The M1 Carbine isn't really comparable to the Garand. The .30 Carbine round is sort of interesting, I don't know if there's a direct analog. You've got about the same energy as a .41 Magnum, but with the bullet weight of a .357 Magnum, but in an even smaller caliber. Think of it as a cross between a magnum pistol cartridge and an intermediate rifle cartridge.

The Carbine is much lighter and easier to shoot off-hand than the Garand, and has almost no recoil. You can get 15, 25, and 30 round magazines for it, so you can really blast away, like you can with an AR. The downside is the expense of .30 Carbine ammunition and the relative rarity of the guns. CMP got a ton of guns from Italy a few years ago, but they're completely sold out now. They only have Bavarian re-imports now, and they're going for >$1000 each. You can try to buy one second-hand, but a lot of people are hanging onto theirs.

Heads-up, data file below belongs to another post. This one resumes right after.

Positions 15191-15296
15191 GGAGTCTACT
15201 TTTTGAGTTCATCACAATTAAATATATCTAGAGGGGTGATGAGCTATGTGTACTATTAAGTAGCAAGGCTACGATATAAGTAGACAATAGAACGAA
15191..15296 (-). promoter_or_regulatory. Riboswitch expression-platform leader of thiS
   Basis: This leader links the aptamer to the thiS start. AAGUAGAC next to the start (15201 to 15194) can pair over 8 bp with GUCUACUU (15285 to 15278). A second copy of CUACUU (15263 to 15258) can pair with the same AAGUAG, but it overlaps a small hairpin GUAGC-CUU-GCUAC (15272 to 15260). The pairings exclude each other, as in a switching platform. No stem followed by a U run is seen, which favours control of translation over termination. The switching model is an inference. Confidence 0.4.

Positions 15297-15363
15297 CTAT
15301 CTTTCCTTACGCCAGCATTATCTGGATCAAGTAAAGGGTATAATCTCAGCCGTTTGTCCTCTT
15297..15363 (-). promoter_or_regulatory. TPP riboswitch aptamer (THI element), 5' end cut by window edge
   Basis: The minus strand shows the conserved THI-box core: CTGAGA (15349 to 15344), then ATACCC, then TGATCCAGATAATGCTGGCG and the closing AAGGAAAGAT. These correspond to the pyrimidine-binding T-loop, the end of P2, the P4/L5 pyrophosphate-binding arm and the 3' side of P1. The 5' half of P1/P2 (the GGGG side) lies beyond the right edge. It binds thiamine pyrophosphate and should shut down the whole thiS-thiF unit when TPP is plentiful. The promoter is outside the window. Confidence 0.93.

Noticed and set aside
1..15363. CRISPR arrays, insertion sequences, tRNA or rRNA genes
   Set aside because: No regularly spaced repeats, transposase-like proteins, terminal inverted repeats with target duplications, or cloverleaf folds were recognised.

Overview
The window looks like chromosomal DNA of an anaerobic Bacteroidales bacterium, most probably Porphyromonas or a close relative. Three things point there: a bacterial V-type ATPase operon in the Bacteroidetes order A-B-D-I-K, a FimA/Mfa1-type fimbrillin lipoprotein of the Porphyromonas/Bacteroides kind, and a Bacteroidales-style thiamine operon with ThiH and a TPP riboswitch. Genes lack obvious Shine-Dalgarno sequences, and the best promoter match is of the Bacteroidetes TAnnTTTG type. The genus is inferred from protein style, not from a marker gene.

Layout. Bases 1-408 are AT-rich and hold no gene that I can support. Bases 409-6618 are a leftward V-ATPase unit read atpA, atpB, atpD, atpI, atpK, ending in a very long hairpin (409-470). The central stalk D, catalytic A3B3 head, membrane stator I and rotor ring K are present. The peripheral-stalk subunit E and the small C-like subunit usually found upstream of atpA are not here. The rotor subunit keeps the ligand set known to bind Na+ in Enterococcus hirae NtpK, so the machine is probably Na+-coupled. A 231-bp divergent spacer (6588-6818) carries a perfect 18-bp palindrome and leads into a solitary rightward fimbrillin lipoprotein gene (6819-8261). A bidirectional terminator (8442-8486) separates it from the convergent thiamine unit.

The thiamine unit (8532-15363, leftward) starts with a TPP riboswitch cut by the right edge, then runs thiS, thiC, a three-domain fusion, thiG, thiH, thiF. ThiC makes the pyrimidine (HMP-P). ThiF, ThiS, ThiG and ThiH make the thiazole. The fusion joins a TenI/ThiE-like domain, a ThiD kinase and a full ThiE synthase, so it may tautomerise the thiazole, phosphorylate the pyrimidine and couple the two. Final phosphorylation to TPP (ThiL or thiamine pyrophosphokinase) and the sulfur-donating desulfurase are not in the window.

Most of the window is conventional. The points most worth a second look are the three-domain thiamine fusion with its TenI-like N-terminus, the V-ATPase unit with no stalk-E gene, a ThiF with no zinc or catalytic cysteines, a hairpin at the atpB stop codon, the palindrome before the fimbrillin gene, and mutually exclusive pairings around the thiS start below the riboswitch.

If you want something like an M1 Carbine, and the historical aspect isn't as important to you, you might be better served by getting a Ruger Mini-14 or Mini-30, which is basically the bastard child of the M14 and M1 Carbine, chambered in .223 or 7.62x39.

Not to say the original M1 Carbine isn't a blast, we're taking out our IBM this Sunday. Smile

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07-05-2013, 01:15 PM
RE: Guns!
I'd like to pick up one of the CMP Garands just because one day.My dad has a carbine, its fun to shoot for plinking but I'd rather just have a .22. The Para version is pretty cool.